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Inicio Enfermedades Infecciosas y Microbiología Clínica Pediatric case of fatal necrotizing pneumonia due to Panton-Valentine leukocidin...
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Vol. 37. Núm. 1.
Páginas 63 (Enero 2019)
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Vol. 37. Núm. 1.
Páginas 63 (Enero 2019)
Scientific letter
DOI: 10.1016/j.eimc.2018.02.005
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Pediatric case of fatal necrotizing pneumonia due to Panton-Valentine leukocidin-positive methicillin-resistant Staphylococcus aureus in Spain
Caso pediátrico de neumonía necrotizante fatal debida a Staphylococcus aureus productor de Leucocidina de Panton-Valentine en España
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Margarita Mosqueraa,b,
Autor para correspondencia
mmosquera@fhalcorcon.es

Corresponding author.
, Laura Monteroa, Francisco J. Pérez-Lescurec, Andrés Aragónd
a Preventive Medicine Department, Alcorcon University Hospital Foundation, Madrid, Spain
b Preventive Medicine and Public Health and Medical Immunology and Microbiology Department, King Juan Carlos University, Madrid, Spain
c Paediatric Department, Alcorcón University Hospital Foundation, Madrid, Spain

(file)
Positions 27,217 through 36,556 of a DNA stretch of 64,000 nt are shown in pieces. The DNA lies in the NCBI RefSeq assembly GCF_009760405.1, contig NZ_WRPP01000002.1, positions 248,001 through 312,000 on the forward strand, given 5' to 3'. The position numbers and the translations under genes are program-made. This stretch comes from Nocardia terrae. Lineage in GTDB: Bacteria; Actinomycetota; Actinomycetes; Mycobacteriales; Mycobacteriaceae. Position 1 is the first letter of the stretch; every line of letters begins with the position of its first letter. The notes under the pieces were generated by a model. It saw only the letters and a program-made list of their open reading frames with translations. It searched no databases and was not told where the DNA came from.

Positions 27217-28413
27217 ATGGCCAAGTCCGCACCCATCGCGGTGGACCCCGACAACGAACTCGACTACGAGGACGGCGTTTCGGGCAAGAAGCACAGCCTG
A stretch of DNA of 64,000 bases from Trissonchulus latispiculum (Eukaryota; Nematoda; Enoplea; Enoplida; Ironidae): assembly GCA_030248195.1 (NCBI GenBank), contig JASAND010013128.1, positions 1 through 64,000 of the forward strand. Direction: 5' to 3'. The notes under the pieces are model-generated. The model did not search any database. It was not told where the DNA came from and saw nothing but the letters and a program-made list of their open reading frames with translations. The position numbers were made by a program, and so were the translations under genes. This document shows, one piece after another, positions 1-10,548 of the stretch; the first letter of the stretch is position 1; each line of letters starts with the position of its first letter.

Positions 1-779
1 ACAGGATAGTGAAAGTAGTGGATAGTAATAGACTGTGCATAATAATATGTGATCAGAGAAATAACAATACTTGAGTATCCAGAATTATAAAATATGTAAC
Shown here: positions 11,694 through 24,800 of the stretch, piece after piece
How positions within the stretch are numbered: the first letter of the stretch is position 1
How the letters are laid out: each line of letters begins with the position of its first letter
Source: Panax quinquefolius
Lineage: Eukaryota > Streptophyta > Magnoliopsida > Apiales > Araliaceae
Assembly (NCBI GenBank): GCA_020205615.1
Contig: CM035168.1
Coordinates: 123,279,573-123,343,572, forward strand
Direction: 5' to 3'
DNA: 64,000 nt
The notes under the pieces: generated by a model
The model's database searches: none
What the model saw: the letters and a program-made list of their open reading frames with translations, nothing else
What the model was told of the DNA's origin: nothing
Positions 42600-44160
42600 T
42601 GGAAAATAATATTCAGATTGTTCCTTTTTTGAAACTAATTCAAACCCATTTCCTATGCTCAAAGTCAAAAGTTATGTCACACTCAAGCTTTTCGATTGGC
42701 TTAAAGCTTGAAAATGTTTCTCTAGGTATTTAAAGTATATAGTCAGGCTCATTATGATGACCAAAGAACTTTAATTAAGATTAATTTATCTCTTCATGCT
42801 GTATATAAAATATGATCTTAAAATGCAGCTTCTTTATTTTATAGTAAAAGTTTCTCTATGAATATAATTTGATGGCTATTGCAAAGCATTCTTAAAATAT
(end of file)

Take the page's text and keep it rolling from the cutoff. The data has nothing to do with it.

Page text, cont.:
d Epidemiology Unit, Regional Ministry of Health, Community of Madrid, Madrid, Spain
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Methicillin-resistant Staphylococcus aureus (MRSA) is a leading cause of hospital-acquired and health care-associated infection worldwide. However, over recent decades, MRSA epidemiology has changed causing infections in the healthy community.1 Production of Panton-Valentine leukocidin (PVL), a cytotoxin that causes leukocyte destruction and tissue necrosis in these strains is considered a virulence factor. PVL genes are consistently associated with skin and soft-tissue infections2 in immunocompetent young patients although its role in invasive disease with poor prognosis is controversial.2–4 PVL toxin can be produced by both methicillin-susceptible S. aureus (MSSA) and MRSA strains and is associated with more severe infections, regardless of methicillin resistance.3 We report the case of a 12-years old, previously healthy girl born in Venezuela, triplet from a multiple gestation with two healthy sisters and family with low socioeconomic status. She had been living in Spain for the last seven months.